Background: Plants and insects have coexisted for million years and evolved a set of interactions which affect both organisms at different levels. Plants have developed various morphological and biochemical adaptations to cope with herbivores attacks. However, Tuta absoluta (Meyrick) (Lepidoptera: Gelechiidae) has become the major pest threatening tomato crops worldwide and without the appropriated management it can cause production losses between 80 to 100%.
Results: The aim of this study was to investigate the in vivo effect of a serine proteinase inhibitor (BTI-CMe) and a cysteine proteinase inhibitor (Hv-CPI2) from barley on this insect and to examine the effect their expression has on tomato defensive responses. We found that larvae fed on tomato transgenic plants co-expressing both proteinase inhibitors showed a notable reduction in weight. Moreover, only 56% of these larvae reached the adult stage. The emerged adults showed wings deformities and reduced fertility. We also investigated the effect of proteinase inhibitors ingestion on the insect digestive enzymes. Our results showed a decrease in larval trypsin activity. Transgenes expression had no harmful effect on Nesidiocoris tenuis (Reuter) (Heteroptera: Miridae), a predator of Tuta absoluta, despite transgenic tomato plants attracted the mirid. We also found that barley cystatin expression promoted plant defense by inducing the expression of the tomato endogenous wound inducible Proteinase inhibitor 2 (Pin2) gene, increasing the production of glandular trichomes and altering the emission of volatile organic compounds.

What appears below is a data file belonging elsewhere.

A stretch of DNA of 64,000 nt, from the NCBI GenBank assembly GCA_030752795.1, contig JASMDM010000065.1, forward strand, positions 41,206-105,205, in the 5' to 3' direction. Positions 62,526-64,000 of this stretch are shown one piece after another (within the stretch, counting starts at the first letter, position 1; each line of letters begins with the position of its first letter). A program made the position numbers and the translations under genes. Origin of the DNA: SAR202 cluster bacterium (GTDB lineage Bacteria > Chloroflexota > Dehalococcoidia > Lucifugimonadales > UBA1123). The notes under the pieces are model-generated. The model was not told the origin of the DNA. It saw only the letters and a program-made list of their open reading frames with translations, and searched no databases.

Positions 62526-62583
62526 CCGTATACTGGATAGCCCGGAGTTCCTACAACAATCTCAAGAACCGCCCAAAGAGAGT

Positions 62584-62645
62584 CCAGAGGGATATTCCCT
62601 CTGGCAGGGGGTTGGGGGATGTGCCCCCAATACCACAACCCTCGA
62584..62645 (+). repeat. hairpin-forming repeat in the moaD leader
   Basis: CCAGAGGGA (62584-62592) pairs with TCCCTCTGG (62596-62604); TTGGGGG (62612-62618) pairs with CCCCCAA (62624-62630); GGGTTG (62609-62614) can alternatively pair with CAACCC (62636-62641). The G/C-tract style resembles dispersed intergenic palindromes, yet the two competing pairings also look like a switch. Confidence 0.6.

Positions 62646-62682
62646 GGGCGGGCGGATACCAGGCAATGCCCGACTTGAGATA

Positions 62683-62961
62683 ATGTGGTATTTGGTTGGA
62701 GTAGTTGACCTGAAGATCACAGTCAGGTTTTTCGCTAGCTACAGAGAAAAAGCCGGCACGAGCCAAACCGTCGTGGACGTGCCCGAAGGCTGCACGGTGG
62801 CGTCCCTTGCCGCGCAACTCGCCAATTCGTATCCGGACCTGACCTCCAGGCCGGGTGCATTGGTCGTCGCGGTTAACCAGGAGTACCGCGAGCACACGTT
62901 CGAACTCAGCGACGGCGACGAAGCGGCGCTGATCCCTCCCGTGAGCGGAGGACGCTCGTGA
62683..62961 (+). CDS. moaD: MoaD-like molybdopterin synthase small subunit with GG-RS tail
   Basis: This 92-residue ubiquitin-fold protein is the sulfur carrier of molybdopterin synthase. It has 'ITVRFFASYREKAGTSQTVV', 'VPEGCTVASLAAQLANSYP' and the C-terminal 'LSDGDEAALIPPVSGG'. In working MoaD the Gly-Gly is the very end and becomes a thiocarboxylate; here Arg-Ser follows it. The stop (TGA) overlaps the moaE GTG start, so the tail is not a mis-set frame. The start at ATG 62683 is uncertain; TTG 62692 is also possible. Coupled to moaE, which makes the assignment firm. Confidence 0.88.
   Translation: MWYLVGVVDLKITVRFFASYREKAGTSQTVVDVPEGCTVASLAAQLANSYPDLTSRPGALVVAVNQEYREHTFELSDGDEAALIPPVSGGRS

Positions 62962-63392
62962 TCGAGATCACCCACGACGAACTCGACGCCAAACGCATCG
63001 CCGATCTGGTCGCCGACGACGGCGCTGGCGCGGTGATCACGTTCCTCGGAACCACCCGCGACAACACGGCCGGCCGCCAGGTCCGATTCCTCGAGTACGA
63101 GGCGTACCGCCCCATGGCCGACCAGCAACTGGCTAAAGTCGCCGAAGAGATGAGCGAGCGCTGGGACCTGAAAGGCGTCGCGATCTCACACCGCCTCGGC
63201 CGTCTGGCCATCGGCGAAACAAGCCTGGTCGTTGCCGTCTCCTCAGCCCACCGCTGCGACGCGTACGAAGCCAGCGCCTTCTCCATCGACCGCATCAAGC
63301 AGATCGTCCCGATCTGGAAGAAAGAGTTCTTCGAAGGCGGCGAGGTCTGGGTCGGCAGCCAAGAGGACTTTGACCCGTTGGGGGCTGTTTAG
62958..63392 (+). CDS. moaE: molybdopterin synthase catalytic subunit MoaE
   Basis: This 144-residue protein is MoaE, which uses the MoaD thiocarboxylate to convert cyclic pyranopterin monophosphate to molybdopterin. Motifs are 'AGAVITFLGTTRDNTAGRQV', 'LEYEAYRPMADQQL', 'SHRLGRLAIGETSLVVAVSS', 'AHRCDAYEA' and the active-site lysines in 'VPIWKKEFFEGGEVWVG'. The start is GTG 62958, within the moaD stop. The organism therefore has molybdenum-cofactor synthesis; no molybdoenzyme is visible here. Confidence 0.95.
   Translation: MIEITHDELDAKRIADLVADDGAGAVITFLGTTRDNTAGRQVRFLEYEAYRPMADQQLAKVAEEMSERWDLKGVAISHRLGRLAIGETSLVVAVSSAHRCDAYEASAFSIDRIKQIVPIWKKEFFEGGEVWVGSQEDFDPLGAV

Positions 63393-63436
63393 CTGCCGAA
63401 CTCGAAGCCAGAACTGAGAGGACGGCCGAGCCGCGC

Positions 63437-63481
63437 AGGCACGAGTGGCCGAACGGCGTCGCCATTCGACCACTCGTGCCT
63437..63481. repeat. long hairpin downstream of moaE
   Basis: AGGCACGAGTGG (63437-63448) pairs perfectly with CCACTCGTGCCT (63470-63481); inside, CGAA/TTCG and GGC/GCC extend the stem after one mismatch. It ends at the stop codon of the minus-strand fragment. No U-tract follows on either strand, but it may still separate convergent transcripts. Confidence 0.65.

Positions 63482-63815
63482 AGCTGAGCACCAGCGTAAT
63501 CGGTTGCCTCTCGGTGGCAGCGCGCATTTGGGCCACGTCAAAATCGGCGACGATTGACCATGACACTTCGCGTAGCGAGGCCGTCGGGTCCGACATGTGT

Conclusion: Our results demonstrate the usefulness of the co-expression of different proteinase inhibitors for the enhancement of plant resistance to Tuta absoluta.
Keywords: Enhanced resistance; Induced plant defense; Proteinase inhibitors; Tuta absoluta.